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Men and their big toys

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image Supercars’ two Mercedes Benz SLS AMG Formula1 Championship Safety Cars owned by Mercedes fanatics (L-R) George Basson and his wife Elza Rahn and Sean Fynn and wife Desiree.

EZULWINI - Ordinary people could not help but stare and admire as the ‘rich’ came out to play with their toys worth over E32 million collectively.


Since Thursday, well-heeled owners of exotic sports supercars roamed corners of the country in search for such things as roasted maize, during the fun-filled supercar-riddled charity event.
The maize was bought among other places, the Mahlanya market where they were also tasked to be nice to the ladies who sold the maize to earn points.


They were awarded points by the very ladies who sold the maize to them.
This was part of the Cannonball Run Africa 2013 charity event which started off in Zwartkops Raceway near Pretoria, South Africa on Thursday.
Participants of the run paid E13 000 for the outing which was dubbed the Swaziland’s Amazing Race for Cannonball Run Africa 2013. They came into the country in a convoy of about 32 cars worth at least R32 million.

These wealthy fellows drove cars such as the Mercedes SLS AMG, Nissan GT-R, Audi R8, Porche 911 Turbos, Maserati Gran Turismos and a BMW M6 among others.  There was also a new Jaguar F-Type V6 S model car with a supercharged 280kW engine which was driven by two journalists Thomas Falkiner, South Africa’s Sunday Times motoring reporter and Jesse Adams from the Star News paper.


Award winning race driver Jaki Scheckter was in the mix, driving the powerful Maserati GranTurismo.
The rare event was mainly sponsored by two companies, Investment Cars Company and Dust A Side, a multinational company with branches all over Africa, Europe and the Americas.


Swaziland’s race was arranged such that participants worked in teams of three cars, with one objective, to collect as many points as possible from various tasks that were given to the teams.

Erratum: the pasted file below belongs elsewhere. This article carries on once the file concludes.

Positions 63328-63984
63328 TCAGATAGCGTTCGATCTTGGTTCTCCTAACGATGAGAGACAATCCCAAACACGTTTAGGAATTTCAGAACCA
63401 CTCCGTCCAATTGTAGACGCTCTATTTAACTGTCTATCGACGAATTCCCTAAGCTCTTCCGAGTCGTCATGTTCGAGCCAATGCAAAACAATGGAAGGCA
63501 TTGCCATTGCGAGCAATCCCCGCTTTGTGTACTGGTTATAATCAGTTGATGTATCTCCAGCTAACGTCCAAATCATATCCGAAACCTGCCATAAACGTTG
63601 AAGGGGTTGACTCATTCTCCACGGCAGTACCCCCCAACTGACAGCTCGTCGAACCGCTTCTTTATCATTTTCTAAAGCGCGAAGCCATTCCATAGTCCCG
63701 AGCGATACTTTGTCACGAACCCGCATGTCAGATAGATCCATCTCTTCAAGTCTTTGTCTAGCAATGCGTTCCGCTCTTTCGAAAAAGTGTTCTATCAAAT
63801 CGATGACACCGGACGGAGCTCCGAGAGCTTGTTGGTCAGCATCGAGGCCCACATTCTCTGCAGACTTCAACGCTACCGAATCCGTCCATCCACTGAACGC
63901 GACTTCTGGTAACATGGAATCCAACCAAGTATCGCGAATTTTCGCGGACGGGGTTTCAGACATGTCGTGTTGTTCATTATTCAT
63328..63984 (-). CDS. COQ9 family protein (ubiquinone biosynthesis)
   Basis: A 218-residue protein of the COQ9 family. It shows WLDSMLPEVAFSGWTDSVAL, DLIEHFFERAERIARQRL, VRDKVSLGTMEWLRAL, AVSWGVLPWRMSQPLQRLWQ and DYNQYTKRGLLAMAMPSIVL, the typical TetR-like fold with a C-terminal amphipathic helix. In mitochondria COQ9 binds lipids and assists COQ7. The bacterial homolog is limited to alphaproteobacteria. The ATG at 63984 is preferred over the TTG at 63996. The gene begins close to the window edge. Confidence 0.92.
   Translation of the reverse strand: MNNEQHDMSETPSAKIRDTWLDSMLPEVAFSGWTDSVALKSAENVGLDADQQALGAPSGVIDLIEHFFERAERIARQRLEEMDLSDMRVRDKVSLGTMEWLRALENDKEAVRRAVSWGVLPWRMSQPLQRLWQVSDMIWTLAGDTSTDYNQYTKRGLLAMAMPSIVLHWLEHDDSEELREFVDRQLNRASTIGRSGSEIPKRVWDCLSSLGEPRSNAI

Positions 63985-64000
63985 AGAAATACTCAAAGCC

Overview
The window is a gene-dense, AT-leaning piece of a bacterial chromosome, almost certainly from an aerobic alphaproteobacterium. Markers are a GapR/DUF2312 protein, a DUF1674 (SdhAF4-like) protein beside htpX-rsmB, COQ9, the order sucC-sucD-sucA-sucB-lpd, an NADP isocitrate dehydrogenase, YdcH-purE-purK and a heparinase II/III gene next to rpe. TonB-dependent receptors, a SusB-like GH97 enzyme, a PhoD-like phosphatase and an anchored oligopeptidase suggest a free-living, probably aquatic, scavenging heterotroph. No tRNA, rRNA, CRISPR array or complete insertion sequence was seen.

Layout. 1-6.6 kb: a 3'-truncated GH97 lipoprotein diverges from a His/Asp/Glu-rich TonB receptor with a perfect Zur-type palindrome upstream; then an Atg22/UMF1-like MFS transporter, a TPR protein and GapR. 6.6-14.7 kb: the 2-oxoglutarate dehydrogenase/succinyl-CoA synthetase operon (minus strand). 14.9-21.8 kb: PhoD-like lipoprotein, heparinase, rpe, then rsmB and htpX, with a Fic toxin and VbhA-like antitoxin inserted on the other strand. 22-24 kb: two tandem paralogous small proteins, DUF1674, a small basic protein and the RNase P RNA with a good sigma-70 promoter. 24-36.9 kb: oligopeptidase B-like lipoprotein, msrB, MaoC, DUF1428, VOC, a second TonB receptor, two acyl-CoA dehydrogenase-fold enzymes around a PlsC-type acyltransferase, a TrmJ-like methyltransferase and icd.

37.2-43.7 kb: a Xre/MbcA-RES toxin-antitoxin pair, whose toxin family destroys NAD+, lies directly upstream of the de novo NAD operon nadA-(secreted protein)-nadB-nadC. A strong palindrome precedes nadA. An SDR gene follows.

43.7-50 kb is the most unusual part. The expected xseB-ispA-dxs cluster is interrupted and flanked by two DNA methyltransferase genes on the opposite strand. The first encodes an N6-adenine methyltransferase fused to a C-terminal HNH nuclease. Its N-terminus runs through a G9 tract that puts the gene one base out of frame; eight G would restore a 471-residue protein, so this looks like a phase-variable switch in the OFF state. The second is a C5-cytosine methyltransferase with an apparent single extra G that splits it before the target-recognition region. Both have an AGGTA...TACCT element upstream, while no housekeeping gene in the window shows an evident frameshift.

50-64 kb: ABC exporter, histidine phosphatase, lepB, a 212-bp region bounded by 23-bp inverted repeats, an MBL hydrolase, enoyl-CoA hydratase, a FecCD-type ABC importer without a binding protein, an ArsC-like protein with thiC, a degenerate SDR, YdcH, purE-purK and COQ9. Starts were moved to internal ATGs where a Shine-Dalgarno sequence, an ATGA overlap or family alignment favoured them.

The tasks were timed such that a delay by a minute was penalised with a one point penalty, this proved to be not a problem for the supercars drivers.


Each car had a driver and a co driver who acted as a guide for the driver.
Since most of the participants came with their spouses, they became the guides for their lovers who drove the fast cars.
After the Friday race, at about 2pm, the reporter mingled with the super machines owners. This reporter had an experience of being chauffeured in one of the super cars, a Porsche Boxter 2013 model which had only clocked about 2 000 kilometers in the odometer.


An exhalation drive from the Royal Swazi Sun Hotel to around Mantenga area took less than five minutes.
“This car is cheap, actually it is best value for money,” said my driver, Rupert Mckerron.
He is a businessman who owns the company that sells the McNabs energy tablet, an energy capsule rich in vitamin B complex and Omega three and six which are available in local stores.


Darron Raw, director of Swazi Trails, a company which organised the Swazi leg of the event, said the event was a success.
He said it was for the first time that the event was held in the country.
“This is good for our tourism because all the guests will definitely return to the country to enjoy our beautiful scenery,” said Raw.
He said participants of the race were disciplined and there were no incidents reported in their entire stay in Swaziland.


His company designed the tasks for the teams. These included cryptic road books and the scavenger hunts tasks between numerous checkpoints. All these challenges were sprung upon the teams as they arrived at each pre-arranged and secret destination.


The Cannonball Run Africa is now in its 11th year. It is a charity-driven supercar tour organised by the Round Table. All funds generated by the Run are donated to the QuadPara Association of South Africa and to date the Cannonball Run has raised hundreds of thousands of Emalangeni.
Part of the proceeds from the Swazi race will be donated to the needy Swazi children.

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